Mac DeMarcoHarvest Sun @ Mountford Hall 28/11/19
MAC DEMARCO remains the king on campus. It’s a title he’s held here for two years since he last bowled over Mountford Hall with his enduring charm. The wide-eyed hysteria buzzing around the university grounds only reaffirms this, well before his inimitable tremolo twang has coursed through the student’s union.
Since his last appearance on this very stage, Mac’s musical output has somewhat wandered a new path. Somewhere quieter and less frantic. Conducting the crowd, hands first to the left, then the right, bobbing between the droplets of synth on On The Level, his entrance is at odds with the rocking chair calm of Here Comes The Cowboy – his most recent release. Even when here last, in support of This Old Dog, his records were branching away from the woozy tape-deck haze that had allured his now adoring fanbase. And yet, while the Canadian songwriter has retreated to the comfort of his LA home studio in recent years – a setting that’s undoubtedly enhanced the hushed, more personal direction – he still wears the on stage clothes of efforts two and three, II and Salad Days; the chain-smoking oddball with the most addictive guitar licks in town. It’s evidently the Mac the crowd wants to see. It’s the one they get, for the most part, albeit slightly better behaved than his track record would suggest. Cooking Up Something Good, Chamber Of Reflection and Freaking Out The Neighbourhood are near inaudible, such is the chorus of almost 2,000 people beating him to every word.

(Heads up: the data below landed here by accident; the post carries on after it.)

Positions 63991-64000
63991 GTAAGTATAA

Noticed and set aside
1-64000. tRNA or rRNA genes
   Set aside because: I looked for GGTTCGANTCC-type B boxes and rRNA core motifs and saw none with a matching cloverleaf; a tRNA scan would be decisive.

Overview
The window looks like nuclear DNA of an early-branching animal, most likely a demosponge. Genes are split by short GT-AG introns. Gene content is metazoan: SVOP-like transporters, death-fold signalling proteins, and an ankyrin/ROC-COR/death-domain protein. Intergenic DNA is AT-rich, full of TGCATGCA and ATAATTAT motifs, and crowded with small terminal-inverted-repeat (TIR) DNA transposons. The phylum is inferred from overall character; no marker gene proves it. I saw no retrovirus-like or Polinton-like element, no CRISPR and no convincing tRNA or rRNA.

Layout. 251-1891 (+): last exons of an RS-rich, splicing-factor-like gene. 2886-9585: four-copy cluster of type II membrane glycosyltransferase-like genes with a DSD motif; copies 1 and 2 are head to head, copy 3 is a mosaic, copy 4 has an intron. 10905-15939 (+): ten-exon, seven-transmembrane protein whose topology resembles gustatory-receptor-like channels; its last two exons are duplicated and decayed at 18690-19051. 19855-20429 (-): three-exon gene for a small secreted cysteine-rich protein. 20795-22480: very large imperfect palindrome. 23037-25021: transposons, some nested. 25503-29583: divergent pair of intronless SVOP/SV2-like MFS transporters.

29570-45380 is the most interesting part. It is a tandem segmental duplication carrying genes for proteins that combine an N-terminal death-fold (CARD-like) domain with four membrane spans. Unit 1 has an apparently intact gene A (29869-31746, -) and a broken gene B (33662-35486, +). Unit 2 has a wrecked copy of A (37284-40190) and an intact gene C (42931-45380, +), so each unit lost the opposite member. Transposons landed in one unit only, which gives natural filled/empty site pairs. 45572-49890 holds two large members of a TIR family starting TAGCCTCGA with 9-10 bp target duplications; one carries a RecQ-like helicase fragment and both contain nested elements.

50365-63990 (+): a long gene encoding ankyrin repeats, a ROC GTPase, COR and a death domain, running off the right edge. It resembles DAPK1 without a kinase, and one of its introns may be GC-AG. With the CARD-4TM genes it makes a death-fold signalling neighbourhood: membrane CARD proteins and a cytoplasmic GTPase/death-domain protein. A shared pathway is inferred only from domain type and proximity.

Tracing the footsteps of his contemporary character on record, you wonder if the show is weighted how he’d like, now he’s five albums into his career. More so with a recent, but no less endearing, swerve in songcraft. Slower jams Still Beating and Nobody are dutifully played, but their unrushed beauty is liberally taken as short intermission by most. The swelling energy and attention is saved for the nicotine rush of Ode To Viceroy. New funk jam Choo Choo, a groove-laden evolution of his Rock And Roll Night Club era, just about keeps it all on track in a run of newer songs.
Tossing the microphone around the stage, filling the spaces in the setlist with schoolyard jokes, the Mac persona still fits the 29-year-old performer front and centre. Not so much like a suited, booted and slicked back Alex Turner being forced to pop his collar and recall distant memories of South Yorkshire teen discos. Instead, Mac, visibly, still slots in to his lineage, even if his more contemporary efforts on stage tonight seem to drift into the perspiration lining the ceiling. But maybe that’s the point in these shows: Mac’s sought to move on musically, like all maturing musicians would, yet, the joyous community so taken by his earlier records still remains. Maybe it’s even grown, such are the numbers he holds in his palm as Still Together reaches its harmonious climax. His music and personality endure in their ability to bring masses of people together. To still offer this out, when musical interests have likely sailed forward, perhaps signals his need for this community, too. Judging by the admiration shared on both sides of the stage, it would seem short-sighted to give it up now. Perhaps the artist puts it best: “Oh mama, actin’ like my life’s already over / Oh dear, act your age and try another year”. See you at the Uni reunion in two years, Mac.